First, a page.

Emotional Support Animal, Service Animal, or a Pet?
Is a pet an emotional support animal? Although pets provide humans with companionship and affection, they are not emotional support animals (ESA). An emotional support animal is more than a pet because it serves a very therapeutic purpose, as identified by a healthcare professional, for people who have an emotional or mental disability.
The term emotional support animal is sometimes confused with the term service animal, although they are two similar terms with different qualifications for the animals. An emotional support animal is not formally trained but provides general emotional comfort and company to a person with a disability. A service animal, on the other hand, has had the training to fulfill specified tasks necessary to someone with a disability. Both serve a vital purpose, but a service animal has had training and must assist with one or more specified tasks.
Some animals are known for qualifying for all categories: pet, emotional support animal, and service animal. The Golden Retriever is one of those breeds that perform exceptionally in just about everything they do. As an emotional support animal, however, the Golden Retriever goes above and beyond.
Golden Retriever Traits
The Golden Retriever may be the prom king of dogs. Well-liked, immediately recognizable, wholesome, smart, and athletic, the Golden is just about flawless. Goldens have been bred for millennia to do one thing—keep humans company.
Golden Retrievers have been working hand in paw with humans for hundreds of years, making Goldens eager to assist and be around people. Goldens have all the traits necessary to be ESAs. Gentle, attentive, warm, disciplined, and patient, Golden Retrievers have helped humans with recent tragedies.
Golden Retrievers have been called upon to help people, especially children, recover from trauma after significant tragedies. After Hurricane Katrina and, more recently, school shooting episodes, Golden Retrievers were called in to help provide solace and security. Goldens are often used in the court environment to provide comfort to victims of violence while they are testifying in the presence of their perpetrator. It is this kind of comfort that makes Goldens exceptional emotional support animals.
Golden Retrievers as Emotional Support Animals
Golden Retrievers can function as an emotional support animal for many disabilities. Because they are gentle and attentive, they work well with children. But their size and discipline also make them suitable ESAs for adults.
Golden Retrievers can grow to about 55-95 pounds. Although they are generally peaceful and docile dogs, their size provides people who have Post-Traumatic Stress Disorder (PTSD) with a feeling of security and safety. Having an almost human-sized animal next to them at night can provide PTSD patients with the peace of mind needed for a good night’s sleep.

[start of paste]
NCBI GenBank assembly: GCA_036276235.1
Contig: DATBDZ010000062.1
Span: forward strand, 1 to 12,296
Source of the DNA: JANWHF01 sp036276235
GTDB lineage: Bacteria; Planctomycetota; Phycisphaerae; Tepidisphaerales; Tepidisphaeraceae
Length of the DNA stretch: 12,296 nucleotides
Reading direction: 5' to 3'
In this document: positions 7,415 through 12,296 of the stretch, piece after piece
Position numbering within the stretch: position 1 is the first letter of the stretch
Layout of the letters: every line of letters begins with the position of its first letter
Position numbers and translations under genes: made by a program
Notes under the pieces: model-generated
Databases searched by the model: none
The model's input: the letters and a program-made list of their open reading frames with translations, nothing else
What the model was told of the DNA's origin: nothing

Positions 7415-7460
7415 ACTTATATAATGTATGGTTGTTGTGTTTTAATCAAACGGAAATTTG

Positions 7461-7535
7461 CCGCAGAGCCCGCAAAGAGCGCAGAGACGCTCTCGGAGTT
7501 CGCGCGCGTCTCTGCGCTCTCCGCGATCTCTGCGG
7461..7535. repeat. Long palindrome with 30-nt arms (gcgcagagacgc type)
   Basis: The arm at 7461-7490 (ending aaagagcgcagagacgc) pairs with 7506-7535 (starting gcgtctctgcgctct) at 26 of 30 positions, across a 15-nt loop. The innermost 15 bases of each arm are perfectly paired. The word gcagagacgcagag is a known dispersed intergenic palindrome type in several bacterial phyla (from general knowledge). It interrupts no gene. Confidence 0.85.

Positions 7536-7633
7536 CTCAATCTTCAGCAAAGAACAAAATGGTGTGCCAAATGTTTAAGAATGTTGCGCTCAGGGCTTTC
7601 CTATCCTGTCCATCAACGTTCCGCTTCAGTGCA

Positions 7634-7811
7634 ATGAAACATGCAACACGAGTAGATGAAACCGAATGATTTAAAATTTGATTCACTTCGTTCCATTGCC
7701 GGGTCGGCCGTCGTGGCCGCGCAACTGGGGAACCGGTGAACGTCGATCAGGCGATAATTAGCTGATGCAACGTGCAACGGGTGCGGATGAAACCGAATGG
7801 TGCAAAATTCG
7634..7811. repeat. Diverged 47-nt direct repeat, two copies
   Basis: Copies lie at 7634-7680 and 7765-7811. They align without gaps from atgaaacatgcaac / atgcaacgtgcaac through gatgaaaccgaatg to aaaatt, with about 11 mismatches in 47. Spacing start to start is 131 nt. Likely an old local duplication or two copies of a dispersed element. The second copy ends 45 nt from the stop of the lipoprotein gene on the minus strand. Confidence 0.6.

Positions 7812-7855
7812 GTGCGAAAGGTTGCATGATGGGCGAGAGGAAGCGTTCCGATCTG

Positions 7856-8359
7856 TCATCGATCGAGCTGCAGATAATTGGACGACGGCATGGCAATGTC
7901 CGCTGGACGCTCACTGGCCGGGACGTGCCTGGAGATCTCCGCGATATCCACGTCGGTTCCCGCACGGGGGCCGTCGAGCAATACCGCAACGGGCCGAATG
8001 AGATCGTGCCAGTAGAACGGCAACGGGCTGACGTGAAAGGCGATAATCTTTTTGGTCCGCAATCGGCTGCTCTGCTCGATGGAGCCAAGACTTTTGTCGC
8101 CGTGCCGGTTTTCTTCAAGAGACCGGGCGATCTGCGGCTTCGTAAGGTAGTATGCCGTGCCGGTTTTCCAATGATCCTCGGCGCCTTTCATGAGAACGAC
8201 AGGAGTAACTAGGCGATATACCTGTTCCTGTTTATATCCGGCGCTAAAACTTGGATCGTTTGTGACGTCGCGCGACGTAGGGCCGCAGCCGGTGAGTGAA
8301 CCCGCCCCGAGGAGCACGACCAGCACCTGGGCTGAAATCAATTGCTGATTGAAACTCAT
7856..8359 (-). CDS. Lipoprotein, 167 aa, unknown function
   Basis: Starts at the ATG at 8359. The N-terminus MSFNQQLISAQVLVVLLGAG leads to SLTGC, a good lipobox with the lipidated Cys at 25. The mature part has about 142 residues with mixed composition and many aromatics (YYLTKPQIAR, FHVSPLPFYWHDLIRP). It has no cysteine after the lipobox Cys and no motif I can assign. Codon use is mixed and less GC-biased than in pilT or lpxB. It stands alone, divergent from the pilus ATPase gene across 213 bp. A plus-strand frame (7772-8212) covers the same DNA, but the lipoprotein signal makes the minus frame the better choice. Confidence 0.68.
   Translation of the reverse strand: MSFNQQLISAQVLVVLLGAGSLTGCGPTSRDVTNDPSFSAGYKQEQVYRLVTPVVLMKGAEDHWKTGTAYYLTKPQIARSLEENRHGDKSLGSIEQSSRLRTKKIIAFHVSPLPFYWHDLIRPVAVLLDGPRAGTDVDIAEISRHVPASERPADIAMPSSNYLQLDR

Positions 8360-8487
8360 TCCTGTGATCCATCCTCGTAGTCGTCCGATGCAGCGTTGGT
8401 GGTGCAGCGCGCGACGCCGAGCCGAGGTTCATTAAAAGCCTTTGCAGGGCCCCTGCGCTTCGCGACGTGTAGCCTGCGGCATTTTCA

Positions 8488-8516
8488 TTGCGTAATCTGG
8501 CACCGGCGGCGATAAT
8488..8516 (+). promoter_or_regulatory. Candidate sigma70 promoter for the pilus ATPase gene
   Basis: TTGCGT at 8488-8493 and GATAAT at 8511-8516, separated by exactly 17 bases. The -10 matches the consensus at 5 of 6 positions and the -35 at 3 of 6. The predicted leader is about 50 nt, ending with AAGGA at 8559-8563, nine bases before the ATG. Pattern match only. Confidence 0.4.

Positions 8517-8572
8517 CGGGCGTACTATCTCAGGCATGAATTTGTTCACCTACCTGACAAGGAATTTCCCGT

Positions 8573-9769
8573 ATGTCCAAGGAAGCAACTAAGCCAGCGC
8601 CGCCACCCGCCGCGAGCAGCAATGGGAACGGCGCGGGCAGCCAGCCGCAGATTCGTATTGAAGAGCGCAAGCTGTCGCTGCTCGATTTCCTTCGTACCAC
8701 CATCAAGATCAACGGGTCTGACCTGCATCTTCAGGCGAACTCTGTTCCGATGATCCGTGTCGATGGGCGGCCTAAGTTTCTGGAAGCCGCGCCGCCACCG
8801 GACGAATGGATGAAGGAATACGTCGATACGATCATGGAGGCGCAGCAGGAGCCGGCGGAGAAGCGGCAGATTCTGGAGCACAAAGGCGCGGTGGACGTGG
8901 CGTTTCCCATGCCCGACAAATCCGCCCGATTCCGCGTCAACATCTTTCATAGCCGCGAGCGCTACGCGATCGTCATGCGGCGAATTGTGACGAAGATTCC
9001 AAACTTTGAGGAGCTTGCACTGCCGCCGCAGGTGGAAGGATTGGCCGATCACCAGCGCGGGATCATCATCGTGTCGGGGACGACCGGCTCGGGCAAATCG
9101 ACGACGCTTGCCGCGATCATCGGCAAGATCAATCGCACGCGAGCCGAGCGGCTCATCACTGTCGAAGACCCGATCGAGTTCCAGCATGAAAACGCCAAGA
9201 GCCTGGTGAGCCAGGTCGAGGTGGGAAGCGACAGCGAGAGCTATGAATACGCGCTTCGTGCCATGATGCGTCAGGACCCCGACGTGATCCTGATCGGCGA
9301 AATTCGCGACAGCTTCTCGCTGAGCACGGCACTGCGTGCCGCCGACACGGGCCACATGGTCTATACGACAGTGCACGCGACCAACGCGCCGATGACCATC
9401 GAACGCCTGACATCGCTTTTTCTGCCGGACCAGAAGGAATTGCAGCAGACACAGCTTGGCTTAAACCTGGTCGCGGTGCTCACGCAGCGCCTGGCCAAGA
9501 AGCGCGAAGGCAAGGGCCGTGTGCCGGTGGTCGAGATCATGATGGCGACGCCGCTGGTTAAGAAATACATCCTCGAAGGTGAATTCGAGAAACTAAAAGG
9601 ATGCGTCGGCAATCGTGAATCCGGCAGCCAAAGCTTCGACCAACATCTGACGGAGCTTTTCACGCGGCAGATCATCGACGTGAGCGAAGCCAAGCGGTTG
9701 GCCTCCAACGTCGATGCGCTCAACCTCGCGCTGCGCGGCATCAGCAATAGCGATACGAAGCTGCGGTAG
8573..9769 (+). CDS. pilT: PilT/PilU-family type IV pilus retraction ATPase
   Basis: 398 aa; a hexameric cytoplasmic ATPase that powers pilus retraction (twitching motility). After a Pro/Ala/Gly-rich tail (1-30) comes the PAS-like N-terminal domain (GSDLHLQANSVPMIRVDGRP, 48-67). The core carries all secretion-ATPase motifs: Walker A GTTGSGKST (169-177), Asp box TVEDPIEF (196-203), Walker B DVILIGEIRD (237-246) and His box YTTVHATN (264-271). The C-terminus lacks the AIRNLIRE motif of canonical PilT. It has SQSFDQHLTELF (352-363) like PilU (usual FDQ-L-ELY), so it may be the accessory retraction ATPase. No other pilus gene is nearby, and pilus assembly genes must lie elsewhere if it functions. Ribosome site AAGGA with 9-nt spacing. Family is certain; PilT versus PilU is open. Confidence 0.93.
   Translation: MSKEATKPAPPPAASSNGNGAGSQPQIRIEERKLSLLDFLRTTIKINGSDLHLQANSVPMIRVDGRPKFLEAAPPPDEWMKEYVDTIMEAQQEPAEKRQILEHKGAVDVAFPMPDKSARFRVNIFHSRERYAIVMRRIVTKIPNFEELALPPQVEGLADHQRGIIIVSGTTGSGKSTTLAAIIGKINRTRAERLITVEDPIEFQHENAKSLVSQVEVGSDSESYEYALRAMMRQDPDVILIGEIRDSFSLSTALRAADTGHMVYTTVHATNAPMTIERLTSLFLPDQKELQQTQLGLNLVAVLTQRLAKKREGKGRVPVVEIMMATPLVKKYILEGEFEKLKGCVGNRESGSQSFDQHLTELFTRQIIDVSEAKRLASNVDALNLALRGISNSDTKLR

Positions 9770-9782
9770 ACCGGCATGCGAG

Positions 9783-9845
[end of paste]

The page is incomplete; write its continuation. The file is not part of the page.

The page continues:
People with depression can also benefit from a Golden’s sunshiny, goofy, and playful nature. Goldens like to seek attention and will try to gain it by doing silly things. They are natural comedians. Goldens are very attuned to the emotions of the people around them and can provide comfort when it is needed. For people with depression, having an animal like a Golden Retriever can serve as a protective factor, providing them with a reason to perform their activities of daily living.
Children can also benefit from having a Golden Retriever as an ESA. Despite their large size, Goldens are careful and gentle around small children and are very protective. For autistic children and children with a history of trauma, the size and attentiveness of a Golden can help them adjust to the outside world. Non-judgemental and caring, a Golden Retriever can help a disabled child feel less alienated.
How to Get a Golden Retriever
There are several ways to obtain a Golden Retriever as an ESA. If you already have a Golden Retriever as a pet, it is possible to have them designated as an ESA, if you or a dependent are seeing a healthcare professional for an emotional or mental disorder. A healthcare professional can evaluate your situation and, if warranted, write an ESA letter.
It is also possible to obtain an ESA letter and purchase a Golden Retriever through a breeder or pet store. Organizations such as the Golden Retriever Club of America and the American Kennel Club can help direct interested people to legitimate sellers.
A Few Considerations
There are a few things to consider when owning a Golden Retriever as an ESA. Because of their size, Goldens need space to be active. Though landlords must accommodate a Golden Retriever if it is an ESA, the dog needs a reasonable amount of space for its health and wellbeing. Goldens need a living area large enough to allow them to run and play. Traveling with a Golden as an ESA is possible, despite their size. But the airline should be notified to enable accommodations before flying, and an ESA letter is required. As with all ESA dogs, Goldens require appropriate socialization and must be safe around others.
Along with veterinary and grooming fees, Goldens can be costly to upkeep. Golden Retrievers are active large breed dogs and also need a good amount of food and toys. All the costs can add up over time. Are they worth it? Yes! There’s a millennium of proof that Golden Retrievers give more to humans than we could ever return.
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